Your Evening Briefing
Now under Democratic control, the House Judiciary Committee has opened what promises to be a sprawling, unprecedented investigation of President Donald Trump. It began Monday with demands for information from 81 people on topics including his administration’s activities, his businesses and his potential ties to Russia.
Here are today’s top stories
Special Counsel Robert Mueller’s separate probe of potential collusion between Trump’s campaign and Moscow continues. Once his final report is submitted to the new attorney general, a brand new battle begins.
Brett Kavanaugh and other Republican-appointed Supreme Court justices attacked a state high court's separation of church and state.
The Philippine peso emerged as Asia’s best-performing currency in February. And it may continue to surpass its peers.
It’s back to the 19th century for British stomachs if the country crashes out of the EU without a deal. The Brexit diet is peas, peas and more peas.
What’s Joe Weisenthal thinking about? The Bloomberg news director is contemplating software and how investment in the sector is skyrocketing. Its contribution to growth just hit its highest level since the internet bubble.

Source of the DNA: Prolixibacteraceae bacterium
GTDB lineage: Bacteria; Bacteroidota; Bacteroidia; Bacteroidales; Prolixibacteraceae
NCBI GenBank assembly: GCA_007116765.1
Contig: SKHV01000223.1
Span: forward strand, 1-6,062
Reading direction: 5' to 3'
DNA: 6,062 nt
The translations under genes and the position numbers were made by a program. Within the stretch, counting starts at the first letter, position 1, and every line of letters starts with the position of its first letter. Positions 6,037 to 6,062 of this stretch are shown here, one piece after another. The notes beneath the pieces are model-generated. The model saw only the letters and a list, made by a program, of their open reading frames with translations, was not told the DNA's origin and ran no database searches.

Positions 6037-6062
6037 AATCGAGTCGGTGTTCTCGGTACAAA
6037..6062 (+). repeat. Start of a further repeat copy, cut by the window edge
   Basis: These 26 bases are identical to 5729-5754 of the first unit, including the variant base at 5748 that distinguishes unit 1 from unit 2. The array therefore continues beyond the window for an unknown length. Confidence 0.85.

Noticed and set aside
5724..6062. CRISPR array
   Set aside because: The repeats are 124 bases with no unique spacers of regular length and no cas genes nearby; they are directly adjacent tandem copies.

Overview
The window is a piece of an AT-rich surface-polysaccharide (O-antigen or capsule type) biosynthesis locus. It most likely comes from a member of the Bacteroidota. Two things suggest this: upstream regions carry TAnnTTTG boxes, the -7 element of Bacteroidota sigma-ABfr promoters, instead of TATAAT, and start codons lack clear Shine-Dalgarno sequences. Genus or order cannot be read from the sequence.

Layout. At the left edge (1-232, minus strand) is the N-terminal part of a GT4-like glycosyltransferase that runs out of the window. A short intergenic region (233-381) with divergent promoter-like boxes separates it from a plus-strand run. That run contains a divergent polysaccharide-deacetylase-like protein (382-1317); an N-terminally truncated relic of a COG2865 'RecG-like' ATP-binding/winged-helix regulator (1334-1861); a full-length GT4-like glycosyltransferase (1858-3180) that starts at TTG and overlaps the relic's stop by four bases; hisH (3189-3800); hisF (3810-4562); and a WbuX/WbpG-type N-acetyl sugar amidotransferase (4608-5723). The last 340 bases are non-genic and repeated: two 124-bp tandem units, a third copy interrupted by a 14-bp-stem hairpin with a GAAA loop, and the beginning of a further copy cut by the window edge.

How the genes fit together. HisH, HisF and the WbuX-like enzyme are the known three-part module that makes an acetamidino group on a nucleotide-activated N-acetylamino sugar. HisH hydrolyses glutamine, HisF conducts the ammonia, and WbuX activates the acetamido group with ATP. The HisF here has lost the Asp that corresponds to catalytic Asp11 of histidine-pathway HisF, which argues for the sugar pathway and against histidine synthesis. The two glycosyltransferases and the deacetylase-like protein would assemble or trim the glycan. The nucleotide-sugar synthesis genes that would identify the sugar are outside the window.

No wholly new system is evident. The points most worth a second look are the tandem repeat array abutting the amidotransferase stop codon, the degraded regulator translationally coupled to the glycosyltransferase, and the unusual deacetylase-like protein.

What you’ll need to know tomorrow
- Small countries are becoming the healthiest places to live.
- Square Inc. founder Tristan O’Tierney is dead. He was 35.
- “Momazonians” to Jeff Bezos: Give us backup daycare.
- Where to invest $1 million right now—if you have it.
- However, the best of growth and earnings may be behind us.
- Tribeca is finally as rich as New Yorkers always thought it was.
- If you have teenagers, rejoice: You won’t be paying for the wedding.
What you’ll want to read tonight
By setting a cap on how much Americans can deduct in state taxes, Republicans created a pricey problem for people in Democratic-leaning states. Now that tax season is here, moving to cheaper pastures may look more attractive. But even before the 2018 tax overhaul, there were rich people trying to move, or pretending to. Here are a few colorful examples of litigation between wealthy residents who claimed to have left—and jilted states that didn’t quite believe them.
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